Miami under the 1996 law.

Americans have always been able to sue foreign individuals who were in this country. But before a landmark ruling of a federal appeals court in New York in 1980, American courts were reluctant to get involved in disputes between foreigners involving events in other countries.

In the 1980 decision, the United States Court of Appeals for the Second Circuit said a seldom-used law dating of 1789 authorized foreigners to sue other foreigners in this country when they claimed violations of international legal norms, like rules against murder or torture.

The 1980 case involved a lawsuit by a Paraguayan doctor against a former police official who, the court found, has tortured and killed the 17- year-old son of the doctor, who was a Paraguayan opposition leader.

Since then there have been dozens of other suits under the 1789 law, the Alien Tort Claims Act. And in the last few years cases have sought increasingly larger damage awards, said Jennifer M. Green, a lawyer at the Center for Constitutional Rights in New York, which is handling many of

the cases.

Last year, a jury in federal court in Manhattan ordered Radovan Karadzic, the former Bosnian Serb leader, to pay $4.5 billion in damages to people who were raped, tortured and killed in the Balkan conflict.

The scope of American judicial expansion is not limited to terrorism and human rights cases. American antitrust prosecutors have successfully argued that groupings of international companies are subject to American rules prohibiting collusive agreements to set prices even if only one member of the cartel sells products in this country.

Under such rules, executives from Belgium, Britain, Italy, Japan, the Netherlands and other countries have been convicted in American courts. The Clinton administration began a push to prosecute international price fixing, and the Bush administration is expected to continue that drive.

But globalism means there are two sides to such expansive notions. European regulators have started to apply their own laws to American businesses. Skepticism by European regulators has stalled several recent mergers by American companies, including General Electric's planned $45 billion acquisition of Honeywell International.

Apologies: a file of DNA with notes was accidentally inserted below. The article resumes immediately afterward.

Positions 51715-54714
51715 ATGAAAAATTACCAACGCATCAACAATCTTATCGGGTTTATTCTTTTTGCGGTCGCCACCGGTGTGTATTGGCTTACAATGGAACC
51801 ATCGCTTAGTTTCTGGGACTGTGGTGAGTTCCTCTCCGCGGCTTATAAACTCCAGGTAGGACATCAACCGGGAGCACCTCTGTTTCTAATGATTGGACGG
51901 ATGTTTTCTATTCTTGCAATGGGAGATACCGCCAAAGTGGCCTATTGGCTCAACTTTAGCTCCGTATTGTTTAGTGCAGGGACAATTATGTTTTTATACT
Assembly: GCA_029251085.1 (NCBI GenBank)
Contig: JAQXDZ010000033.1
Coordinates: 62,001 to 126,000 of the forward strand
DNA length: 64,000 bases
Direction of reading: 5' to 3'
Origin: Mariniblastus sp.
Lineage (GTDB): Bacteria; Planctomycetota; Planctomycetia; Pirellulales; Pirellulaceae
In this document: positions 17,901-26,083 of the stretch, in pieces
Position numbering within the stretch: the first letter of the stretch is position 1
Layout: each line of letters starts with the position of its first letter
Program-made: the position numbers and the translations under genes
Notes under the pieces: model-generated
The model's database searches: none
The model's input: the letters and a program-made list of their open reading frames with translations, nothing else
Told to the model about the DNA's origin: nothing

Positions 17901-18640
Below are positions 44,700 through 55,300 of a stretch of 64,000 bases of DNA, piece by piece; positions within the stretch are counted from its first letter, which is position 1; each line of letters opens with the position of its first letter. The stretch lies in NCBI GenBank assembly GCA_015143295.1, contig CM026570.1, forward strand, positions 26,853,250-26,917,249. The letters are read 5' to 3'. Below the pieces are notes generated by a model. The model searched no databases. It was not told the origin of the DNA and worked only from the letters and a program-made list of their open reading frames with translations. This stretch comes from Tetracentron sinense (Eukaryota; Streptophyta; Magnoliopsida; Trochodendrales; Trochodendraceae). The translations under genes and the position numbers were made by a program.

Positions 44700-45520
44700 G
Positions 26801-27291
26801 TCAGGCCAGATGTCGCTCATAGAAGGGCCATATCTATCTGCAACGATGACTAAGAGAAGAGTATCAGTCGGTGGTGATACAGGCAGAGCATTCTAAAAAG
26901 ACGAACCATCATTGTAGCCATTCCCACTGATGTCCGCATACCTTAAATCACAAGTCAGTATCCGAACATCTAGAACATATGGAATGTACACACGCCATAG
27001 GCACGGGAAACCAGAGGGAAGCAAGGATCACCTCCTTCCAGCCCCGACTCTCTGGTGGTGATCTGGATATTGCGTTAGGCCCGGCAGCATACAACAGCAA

Some courts refuse to get involved in foreign matters. American courts declined, for example, to hear lawsuits against the Prince of Wales and former Prime Minister Thatcher, which claimed they had violated human rights in Northern Ireland and Libya.

But American courts are increasingly willing to stretch their authority. Among the cases that opened the door was a Supreme Court ruling in 1992 that said a Mexican charged with killing an American drug enforcement agent could be tried in this country even though agents had kidnapped him from Mexico.

Similarly, in 1991, a federal appeals court in Washington approved the trial of a man who federal prosecutors said was a Lebanese militia official, Fawaz Yunis, who was charged with hijacking a Jordanian plane in Beirut and was arrested while on a yacht in the Mediterranean.

These cases are a far cry, some lawyers say, from a New York federal court's refusal in 1987 to consider the multibillion-dollar lawsuits against the Union Carbide Corporation over the Bhopal chemical disaster in India.

In addition to court rulings, American legal values are also exported informally, Mr. Wallance of Kaye Scholer argued in an article last year. As an example he cited boycotts of clothing brands manufactured in countries that do not comply with American workplace rules.

So far, criticism of expanding ambitions of the American legal system has been muted. But some foreign governments have said they are offended by suits in this country, and some American legal experts warn that the United States is opening what could be a dangerous legal competition with other countries.

Other countries are already trying to expand the influence of their legal rules or to fight off the influence of America's legal system. Some European countries are resisting a proposed international agreement in The Hague that would make it easier to enforce judgments of American courts abroad.

If American diplomats and executives become entangled in lawsuits in other countries, the United States might start to view its legal expansionism in a different light, said Curtis A. Bradley, a law professor at the University of Virginia.

In early June, a Chilean judge said he would try to get Henry A. Kissinger, the former United States secretary of state, to testify about the disappearance of an American in Chile when the dictator Augusto Pinochet seized power in the 1970's.

Jack L. Goldsmith, a law professor at the University of Chicago, said Americans have not considered the consequences of applying this country's law all over the world.

"The United States loves to export our values," Mr. Goldsmith said, "but not if it gives other countries the power to review what we do."